Words: Chad Ament
Photo: Ian Hylands
Originally published in Issue #40
I was stopped along the side of a narrow ribbon of pavement in the hills of Tennessee, where the roads are glorious and the traffic peaceful. In complete silence I stood watching the sun lower itself, at an almost imperceptible rate, behind the ancient Appalachians.
“It gets even better,” the man in front of me said softly, breaking the stillness like a leaf falling into a pond. “Everyone leaves too soon before the best colors come out. You have to be patient, not leaving until you can’t even see your hand in front of your face. Only then is the show over.”
We exchanged backgrounds. I explained I was only in town for a weekend bike race, but was very much enjoying exploring his rural area. “Lifelong local,” he said. “That mountain over there,” he motioned with his hand, “the sun is balanced right on top of it if you come back and watch in January. Either the 17th or 18th is usually the best day, I haven’t made up my mind yet.”
After a few more minutes of stillness he spoke up again. “I used to travel a lot too, used to be athletic, ran track in school. I retired from work when my heart went bad, seems to happen when you turn 55 years old, just something about that age.”
We then returned to stillness. The sun, now noticeably lower, persuaded me to leave the peaceful serenity of the field and complete my ride back to the hotel. The man and I exchanged appreciation for the conversation, and while he never told me his name, he did say if I ever return, “You can find me in this same spot any night with a clear sunset.” After a short pause, he added, “At least for a while yet.”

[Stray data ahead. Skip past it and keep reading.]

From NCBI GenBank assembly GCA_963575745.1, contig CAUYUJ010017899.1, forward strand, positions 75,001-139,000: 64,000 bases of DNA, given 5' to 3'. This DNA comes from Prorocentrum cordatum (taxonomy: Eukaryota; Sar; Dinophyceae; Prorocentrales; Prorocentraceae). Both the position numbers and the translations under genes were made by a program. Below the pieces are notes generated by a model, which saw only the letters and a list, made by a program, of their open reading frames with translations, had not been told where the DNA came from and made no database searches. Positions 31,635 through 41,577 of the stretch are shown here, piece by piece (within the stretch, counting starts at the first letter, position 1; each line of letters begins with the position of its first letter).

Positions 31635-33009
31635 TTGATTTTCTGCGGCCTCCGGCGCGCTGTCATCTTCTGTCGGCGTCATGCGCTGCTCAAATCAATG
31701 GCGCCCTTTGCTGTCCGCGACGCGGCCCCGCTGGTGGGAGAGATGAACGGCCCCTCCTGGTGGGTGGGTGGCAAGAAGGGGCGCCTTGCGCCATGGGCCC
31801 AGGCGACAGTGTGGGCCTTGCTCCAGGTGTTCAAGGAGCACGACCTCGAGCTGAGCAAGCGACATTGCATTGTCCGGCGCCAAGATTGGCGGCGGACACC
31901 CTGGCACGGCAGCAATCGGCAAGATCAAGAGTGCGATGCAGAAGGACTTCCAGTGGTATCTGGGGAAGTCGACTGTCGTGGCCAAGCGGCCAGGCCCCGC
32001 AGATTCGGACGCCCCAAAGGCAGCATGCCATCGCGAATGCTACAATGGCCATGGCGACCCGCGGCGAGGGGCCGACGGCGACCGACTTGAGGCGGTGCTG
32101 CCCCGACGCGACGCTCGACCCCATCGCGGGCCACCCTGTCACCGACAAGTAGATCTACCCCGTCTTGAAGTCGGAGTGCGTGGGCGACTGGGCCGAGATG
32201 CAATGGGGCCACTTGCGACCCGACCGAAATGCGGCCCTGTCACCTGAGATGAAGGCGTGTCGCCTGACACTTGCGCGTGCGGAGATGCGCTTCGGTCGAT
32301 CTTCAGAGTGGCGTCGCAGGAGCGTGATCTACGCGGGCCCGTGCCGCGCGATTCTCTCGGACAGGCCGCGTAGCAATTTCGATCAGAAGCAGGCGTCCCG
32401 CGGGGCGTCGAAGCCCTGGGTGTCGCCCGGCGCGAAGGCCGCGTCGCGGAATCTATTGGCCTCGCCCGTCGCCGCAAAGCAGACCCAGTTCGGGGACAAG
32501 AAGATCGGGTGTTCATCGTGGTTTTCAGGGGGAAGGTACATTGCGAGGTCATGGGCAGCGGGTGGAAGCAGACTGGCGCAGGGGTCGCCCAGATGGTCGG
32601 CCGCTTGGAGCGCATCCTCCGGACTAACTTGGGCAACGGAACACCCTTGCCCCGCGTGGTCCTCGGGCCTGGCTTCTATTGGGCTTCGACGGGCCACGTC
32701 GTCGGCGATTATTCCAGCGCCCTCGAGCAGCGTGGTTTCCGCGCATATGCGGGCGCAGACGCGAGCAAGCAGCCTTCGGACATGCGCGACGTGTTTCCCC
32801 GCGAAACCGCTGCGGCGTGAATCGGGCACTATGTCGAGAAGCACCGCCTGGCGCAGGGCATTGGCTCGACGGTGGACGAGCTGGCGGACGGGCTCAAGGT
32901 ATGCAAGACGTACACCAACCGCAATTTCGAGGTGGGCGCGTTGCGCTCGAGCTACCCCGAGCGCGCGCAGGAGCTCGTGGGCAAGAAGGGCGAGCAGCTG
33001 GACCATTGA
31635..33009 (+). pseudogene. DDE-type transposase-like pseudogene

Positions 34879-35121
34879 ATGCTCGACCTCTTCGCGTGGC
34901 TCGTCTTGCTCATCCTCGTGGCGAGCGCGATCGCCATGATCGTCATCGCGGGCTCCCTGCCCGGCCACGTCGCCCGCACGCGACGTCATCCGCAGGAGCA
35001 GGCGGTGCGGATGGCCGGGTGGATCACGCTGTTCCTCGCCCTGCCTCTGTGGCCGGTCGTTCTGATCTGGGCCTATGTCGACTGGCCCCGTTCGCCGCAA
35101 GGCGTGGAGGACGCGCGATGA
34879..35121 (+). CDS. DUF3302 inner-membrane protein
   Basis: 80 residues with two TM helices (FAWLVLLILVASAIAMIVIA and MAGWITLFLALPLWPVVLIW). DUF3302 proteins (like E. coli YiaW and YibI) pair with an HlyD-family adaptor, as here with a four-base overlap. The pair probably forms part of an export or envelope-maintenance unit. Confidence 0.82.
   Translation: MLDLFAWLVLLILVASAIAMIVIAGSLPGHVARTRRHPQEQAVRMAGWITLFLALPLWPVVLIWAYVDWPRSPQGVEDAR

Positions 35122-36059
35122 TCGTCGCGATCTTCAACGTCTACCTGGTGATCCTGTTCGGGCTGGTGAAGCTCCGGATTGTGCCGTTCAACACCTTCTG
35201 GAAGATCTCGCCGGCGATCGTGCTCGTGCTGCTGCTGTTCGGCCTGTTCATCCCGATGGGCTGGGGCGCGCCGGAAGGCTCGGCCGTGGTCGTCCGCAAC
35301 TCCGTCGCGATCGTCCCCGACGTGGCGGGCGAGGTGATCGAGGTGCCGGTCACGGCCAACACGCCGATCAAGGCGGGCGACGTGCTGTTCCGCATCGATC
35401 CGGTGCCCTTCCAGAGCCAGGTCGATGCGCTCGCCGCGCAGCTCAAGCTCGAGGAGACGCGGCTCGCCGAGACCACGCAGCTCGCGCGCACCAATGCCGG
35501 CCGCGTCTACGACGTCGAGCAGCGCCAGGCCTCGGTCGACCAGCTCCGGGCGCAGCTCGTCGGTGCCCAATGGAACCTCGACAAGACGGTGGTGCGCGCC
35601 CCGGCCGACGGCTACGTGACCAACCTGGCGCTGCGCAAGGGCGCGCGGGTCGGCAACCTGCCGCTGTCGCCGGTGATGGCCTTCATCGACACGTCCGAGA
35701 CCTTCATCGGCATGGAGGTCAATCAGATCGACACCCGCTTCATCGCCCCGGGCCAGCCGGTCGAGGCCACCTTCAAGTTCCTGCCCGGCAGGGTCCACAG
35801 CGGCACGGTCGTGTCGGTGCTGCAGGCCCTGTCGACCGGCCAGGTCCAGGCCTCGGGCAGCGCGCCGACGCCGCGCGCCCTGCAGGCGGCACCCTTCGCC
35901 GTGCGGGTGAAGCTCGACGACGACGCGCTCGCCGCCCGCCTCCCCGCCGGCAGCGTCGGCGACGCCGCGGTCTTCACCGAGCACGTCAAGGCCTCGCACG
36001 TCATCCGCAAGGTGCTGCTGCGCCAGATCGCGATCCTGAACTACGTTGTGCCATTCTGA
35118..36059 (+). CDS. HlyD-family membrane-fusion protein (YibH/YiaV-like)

Miles away on the bike, I crested a hill and popped out of the wooded canopy I had been concealed under to a sky that, though it no longer had a visible sun, was as vividly colorful as any sherbet I have ever seen. I thought about the man in the field, and I could imagine the smile on his face growing as the colors got bolder and bolder before dissipating into darkness. I arrived back to my hotel, but not before all light had gone.
There is only so much time in a day, as we are reminded by every setting sun. Sometimes it is not until the very last light that the best colors come out, only then is the show over.